April 2022 | Issue 4

Hot Topics Worth

Sixty-ish Seconds

of Your Time

The yield curve inverting.

Portfolio health check.

Success and happiness.

Black & White cookies.

Two original articles below. Read on!

In Rough Waters, Redistribute Your Weight – Don’t Abandon Ship

You may have heard that on April 1st of this year, the yield curve inverted, and that an inevitable recession is coming. This, however, is only one part of a much bigger financial picture. 

When the yield curve inverts, most often what is being referenced is the 2-year treasury yield having surpassed the 10-year treasury yield. But not all yield curves have inverted. When you look at the spread between 10-year / 2-year treasuries in orange below vs. 10-year / 3-month treasuries in blue below, you’ll see a very different story. Where the blue is inverted at -0.0017, the orange is +1.851.*


*For more background information on the yield curve, check out this article: 

What Is the Yield Curve? How It's Used as a Market Indicator | SoFi

Will a recession happen? Most likely, yes. But when? We don’t know. How you react today will determine how you fair in the future. Remember, the markets are cyclical, and investors tend to be reactionary which is counter-intuitive, causing them to get greedy and buy when markets are strong and then get scared and sell when markets are weak. This is the opposite of the buy low, sell high mantra we all know.

Economic Cycle.jpg

If the yield curve inverting is a predictor of a future recession in approximately 24 months, give or take, then it is also a predictor of market growth as displayed by the average and median growth of the S&P over the course of a year following past inversions.**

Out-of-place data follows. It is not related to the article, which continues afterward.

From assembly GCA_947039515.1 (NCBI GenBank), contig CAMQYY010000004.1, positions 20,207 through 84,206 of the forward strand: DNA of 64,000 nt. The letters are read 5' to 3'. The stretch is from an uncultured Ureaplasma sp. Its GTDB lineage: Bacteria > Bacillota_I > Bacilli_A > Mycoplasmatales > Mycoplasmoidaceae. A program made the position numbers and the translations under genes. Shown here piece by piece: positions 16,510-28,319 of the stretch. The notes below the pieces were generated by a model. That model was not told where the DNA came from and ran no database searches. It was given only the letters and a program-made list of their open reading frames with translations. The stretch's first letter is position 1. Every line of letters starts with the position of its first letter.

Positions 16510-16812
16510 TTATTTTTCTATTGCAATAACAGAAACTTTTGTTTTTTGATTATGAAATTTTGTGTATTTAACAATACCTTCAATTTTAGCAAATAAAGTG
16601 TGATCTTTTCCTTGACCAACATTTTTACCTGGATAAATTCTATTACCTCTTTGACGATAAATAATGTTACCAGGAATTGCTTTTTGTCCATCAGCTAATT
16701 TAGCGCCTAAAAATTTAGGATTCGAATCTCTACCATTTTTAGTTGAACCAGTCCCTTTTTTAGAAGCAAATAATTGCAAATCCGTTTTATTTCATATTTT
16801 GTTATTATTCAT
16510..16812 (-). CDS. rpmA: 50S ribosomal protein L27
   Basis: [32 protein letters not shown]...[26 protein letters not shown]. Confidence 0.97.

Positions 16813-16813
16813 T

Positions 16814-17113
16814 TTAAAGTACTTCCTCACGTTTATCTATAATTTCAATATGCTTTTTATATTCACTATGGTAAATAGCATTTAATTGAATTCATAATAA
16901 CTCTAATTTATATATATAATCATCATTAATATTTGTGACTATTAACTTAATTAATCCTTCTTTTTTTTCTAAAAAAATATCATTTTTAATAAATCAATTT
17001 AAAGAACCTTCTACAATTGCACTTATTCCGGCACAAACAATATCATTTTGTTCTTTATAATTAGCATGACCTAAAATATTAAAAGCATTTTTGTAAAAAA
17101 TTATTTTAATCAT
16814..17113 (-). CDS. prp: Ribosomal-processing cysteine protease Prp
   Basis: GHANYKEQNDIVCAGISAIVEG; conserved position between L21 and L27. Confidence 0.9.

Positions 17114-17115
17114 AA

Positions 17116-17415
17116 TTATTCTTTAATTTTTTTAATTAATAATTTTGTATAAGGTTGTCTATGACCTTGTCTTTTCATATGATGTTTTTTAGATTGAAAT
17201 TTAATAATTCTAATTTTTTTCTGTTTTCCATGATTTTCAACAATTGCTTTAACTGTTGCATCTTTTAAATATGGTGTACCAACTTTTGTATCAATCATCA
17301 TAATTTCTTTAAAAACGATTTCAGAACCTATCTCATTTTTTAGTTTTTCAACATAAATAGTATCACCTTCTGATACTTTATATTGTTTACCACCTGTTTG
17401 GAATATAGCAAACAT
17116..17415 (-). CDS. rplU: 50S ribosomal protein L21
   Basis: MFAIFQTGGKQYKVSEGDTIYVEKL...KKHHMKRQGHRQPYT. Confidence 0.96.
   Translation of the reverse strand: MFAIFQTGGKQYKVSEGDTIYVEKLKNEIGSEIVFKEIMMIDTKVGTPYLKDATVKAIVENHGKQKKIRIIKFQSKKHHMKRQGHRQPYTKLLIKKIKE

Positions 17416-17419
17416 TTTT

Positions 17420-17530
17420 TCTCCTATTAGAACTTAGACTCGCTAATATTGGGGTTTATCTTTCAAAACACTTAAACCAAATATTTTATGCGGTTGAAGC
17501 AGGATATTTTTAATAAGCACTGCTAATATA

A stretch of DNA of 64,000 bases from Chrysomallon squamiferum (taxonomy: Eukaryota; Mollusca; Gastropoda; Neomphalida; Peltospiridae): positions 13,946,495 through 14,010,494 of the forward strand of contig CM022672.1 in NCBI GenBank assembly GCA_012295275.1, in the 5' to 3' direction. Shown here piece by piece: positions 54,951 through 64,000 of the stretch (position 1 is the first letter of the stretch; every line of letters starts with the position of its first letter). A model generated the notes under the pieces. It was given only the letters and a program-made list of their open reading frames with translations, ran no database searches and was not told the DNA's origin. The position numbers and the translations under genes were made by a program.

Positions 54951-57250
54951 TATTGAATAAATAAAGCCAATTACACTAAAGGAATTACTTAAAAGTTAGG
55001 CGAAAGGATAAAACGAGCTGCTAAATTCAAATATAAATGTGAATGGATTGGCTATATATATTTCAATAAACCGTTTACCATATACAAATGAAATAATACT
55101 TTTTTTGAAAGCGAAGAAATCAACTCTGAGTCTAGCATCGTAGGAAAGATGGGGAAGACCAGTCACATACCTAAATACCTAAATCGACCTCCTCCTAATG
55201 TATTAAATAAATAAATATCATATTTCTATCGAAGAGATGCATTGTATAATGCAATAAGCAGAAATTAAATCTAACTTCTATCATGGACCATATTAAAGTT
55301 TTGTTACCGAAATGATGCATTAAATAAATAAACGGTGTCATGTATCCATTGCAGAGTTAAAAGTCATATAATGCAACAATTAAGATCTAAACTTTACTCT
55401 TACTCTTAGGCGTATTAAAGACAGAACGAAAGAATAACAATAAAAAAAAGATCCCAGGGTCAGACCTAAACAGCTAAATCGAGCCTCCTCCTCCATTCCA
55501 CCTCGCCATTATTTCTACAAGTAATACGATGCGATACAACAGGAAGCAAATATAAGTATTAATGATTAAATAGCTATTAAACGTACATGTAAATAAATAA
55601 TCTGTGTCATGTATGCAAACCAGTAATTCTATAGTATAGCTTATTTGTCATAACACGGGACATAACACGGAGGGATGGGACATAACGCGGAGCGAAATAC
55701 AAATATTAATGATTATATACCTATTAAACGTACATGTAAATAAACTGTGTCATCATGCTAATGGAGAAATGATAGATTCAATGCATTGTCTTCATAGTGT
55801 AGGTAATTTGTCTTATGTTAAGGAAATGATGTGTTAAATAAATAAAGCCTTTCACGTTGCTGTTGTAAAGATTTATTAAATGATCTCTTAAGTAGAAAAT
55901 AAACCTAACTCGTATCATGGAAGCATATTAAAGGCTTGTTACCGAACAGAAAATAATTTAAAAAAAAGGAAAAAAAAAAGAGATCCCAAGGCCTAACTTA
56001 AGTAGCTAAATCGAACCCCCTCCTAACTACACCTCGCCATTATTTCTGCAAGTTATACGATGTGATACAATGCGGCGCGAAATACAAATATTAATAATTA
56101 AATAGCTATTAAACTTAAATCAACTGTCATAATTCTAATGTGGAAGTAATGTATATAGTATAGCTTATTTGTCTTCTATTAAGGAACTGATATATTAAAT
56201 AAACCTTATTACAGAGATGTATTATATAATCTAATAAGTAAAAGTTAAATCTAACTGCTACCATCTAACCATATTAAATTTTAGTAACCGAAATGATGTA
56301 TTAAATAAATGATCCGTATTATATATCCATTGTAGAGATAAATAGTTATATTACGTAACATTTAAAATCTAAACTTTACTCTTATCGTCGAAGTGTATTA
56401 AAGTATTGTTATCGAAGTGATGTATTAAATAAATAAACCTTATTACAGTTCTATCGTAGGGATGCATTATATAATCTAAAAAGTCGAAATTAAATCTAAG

**To take a deeper dive into how markets perform following an inversion, check out this article from Bloomberg.

In a World Full of Risk, Stocks Look Like the Least-Bad Option

When acting during times of volatility, like we are in now, it is important to consider a few things that are deeper than solely the performance of your holdings. 

You may want to ... 

  • Analyze how diverse your portfolio truly is and make sure the funds you own contain a wide enough breadth of companies.

  • Revisit your risk tolerance or consider a shift to more defensive positions.

  • Review your fixed income holdings and recalibrate them or use this opportunity to bolster some of your bond holdings while prices are low.
  • Understand the expense ratios and fees you are paying.
  • Identify the income your portfolio is generating and if it is offsetting those fees and helping to minimize any losses you may be experiencing.

According to the business cycle, a future expansion is just as likely as a future recession. Thoughtful maneuvering through these choppy waters, tends to be much more prudent than jumping overboard and abandoning all reason and data.

Why Black and White Cookies Are So Delicious

Anyone who lives in, has visited, or frequents New York City knows that there is something extraordinary about a black and white cookie. Also known as half-moons, if you’re upstate, or harlequins in the Midwest, they are more than a cookie. They are a fluffy, just-sweet-enough cake covered in thick, decadent fondant (half chocolate, half vanilla) instead of frosting, so that they can be wrapped in cling-wrap and travel well… not that they make it very far. In addition to the smooth richness of the fondant balanced by the fluffy spring of the cake, the thing that makes a black and white cookie so delicious, is it’s allure. They represent something we want to be a part of… a tradition, a history we want to live in for a moment, even though the world has changed.